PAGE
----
"It's mostly revenge, revenge - it's sectarian revenge," laments the police colonel. "The police always find the bodies. People come, and I ask them: 'Who killed your sons?' They say: 'The commandos [of the MOI] came in the night.' "
The spike in tensions is spurring US-backed marathon crisis talks among Iraqi leaders who began Monday to shape a national unity government. US Ambassador Zalmay Khalilzad says there was an "urgent" need to fill the "vacuum in authority" as attacks mount by "terrorists to provoke sectarian conflict."
A nighttime curfew is meant to stop all nonofficial traffic so that only Iraqi security forces can get through checkpoints. But an array of security organs - often unaware of what each other are doing, or even who they are - has meant little accountability.
Interior Ministry police effectiveness is "seriously compromised by sectarian influences of militias," notes the 2005 US State Department Human Rights report for Iraq, released last week. "The police - particularly the Special Police - abducted, detained, and tortured individuals. According to a variety of reports, police engaged in extrajudicial killings, particularly of members of the Sunni Arab minority."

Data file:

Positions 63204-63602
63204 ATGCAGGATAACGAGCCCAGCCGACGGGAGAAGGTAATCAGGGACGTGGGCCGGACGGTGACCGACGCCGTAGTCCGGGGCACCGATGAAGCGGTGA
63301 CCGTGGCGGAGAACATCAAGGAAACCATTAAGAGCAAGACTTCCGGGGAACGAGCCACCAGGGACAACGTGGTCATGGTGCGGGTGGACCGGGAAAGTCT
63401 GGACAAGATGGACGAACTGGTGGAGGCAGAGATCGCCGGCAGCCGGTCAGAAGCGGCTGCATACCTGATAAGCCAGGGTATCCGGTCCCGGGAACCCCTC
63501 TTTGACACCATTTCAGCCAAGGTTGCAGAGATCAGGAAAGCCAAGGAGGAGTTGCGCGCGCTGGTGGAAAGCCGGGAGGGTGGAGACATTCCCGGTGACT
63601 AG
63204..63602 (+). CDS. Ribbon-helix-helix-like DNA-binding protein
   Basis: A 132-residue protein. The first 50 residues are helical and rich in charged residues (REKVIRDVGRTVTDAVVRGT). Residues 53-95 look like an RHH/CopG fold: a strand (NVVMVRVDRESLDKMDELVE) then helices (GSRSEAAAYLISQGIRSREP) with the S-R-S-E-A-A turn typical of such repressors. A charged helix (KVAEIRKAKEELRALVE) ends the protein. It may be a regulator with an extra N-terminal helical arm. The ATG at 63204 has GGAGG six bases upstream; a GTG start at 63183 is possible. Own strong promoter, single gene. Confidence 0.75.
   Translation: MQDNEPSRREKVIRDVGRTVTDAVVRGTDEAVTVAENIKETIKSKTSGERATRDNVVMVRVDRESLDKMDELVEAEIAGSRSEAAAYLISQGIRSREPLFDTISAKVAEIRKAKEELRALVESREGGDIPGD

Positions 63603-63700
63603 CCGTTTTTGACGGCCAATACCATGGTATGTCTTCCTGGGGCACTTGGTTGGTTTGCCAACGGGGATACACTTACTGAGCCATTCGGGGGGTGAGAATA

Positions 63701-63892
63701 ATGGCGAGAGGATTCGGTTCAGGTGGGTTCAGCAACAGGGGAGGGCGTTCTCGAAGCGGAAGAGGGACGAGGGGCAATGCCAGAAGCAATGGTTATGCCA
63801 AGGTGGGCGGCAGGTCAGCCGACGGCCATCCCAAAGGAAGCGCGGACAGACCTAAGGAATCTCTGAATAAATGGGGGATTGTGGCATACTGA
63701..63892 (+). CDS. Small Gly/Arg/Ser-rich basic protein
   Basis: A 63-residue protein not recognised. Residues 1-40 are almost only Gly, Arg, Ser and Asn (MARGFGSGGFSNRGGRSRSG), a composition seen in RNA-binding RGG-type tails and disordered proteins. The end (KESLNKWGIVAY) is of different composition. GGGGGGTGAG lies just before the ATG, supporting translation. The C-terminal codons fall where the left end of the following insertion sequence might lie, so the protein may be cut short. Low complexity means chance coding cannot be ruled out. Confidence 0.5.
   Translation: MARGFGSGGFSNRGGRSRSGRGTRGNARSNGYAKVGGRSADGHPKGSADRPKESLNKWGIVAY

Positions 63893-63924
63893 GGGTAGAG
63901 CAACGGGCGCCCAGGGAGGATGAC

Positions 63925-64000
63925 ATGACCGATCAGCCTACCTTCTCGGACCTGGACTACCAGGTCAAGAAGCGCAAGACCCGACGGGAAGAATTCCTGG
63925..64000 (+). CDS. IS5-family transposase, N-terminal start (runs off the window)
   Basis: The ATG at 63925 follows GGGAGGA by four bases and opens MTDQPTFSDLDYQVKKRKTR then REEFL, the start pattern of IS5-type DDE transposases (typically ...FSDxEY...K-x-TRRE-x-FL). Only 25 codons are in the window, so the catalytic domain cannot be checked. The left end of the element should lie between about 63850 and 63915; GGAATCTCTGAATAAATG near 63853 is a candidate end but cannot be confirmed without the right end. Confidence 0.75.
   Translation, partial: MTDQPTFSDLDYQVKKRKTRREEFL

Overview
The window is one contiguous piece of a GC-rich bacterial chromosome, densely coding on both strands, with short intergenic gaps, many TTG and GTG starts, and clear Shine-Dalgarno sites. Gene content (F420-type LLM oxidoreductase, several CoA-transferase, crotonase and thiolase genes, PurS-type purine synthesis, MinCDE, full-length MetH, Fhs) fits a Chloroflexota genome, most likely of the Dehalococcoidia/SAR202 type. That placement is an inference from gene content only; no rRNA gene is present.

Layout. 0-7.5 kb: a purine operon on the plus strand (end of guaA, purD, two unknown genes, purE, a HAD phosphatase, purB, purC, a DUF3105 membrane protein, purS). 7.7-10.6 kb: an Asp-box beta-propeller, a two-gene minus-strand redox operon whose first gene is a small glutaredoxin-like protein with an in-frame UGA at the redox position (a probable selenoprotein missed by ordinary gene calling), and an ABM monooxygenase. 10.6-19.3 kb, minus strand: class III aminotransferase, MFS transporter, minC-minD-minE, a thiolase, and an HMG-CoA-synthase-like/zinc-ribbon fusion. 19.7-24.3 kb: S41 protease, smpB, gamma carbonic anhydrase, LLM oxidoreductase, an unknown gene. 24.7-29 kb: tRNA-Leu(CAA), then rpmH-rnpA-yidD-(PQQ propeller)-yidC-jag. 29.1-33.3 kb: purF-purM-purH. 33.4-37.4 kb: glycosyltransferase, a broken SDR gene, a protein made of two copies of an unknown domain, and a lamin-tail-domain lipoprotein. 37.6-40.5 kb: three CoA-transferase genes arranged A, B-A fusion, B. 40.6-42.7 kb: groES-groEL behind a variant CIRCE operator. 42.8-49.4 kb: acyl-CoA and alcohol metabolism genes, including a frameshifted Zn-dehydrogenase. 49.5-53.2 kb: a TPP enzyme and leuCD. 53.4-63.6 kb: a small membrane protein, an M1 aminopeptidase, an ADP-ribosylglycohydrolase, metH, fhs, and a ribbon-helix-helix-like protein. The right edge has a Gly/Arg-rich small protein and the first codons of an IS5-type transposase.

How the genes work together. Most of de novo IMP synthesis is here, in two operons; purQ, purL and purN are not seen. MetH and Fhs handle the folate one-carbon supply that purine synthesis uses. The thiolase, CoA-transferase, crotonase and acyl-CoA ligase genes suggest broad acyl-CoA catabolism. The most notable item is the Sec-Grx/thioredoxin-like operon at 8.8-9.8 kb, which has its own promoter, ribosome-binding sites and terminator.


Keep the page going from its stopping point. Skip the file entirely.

In this "climate of extreme violence," the US report said, "reports increased of killings by the government or its agents ... [and] criminals, insurgents, and terrorists undermined public confidence in the security apparatus by sometimes masking their identity in police and Army uniforms."
The report quoted Baktiar Amin, Iraq's former minister for human rights, saying a year ago that MOI detention centers were a "theater of violations of human rights."
Further complicating the picture is the fact that most high-profile attacks have been carried out by Sunni insurgents against Shiite civilians and holy places to spark sectarian war. The destruction of the gold-dome Askariya shrine in Samarra on Feb. 22 revealed the dire possibilities: well over 500 Iraqis died in the aftermath, many of them Sunnis.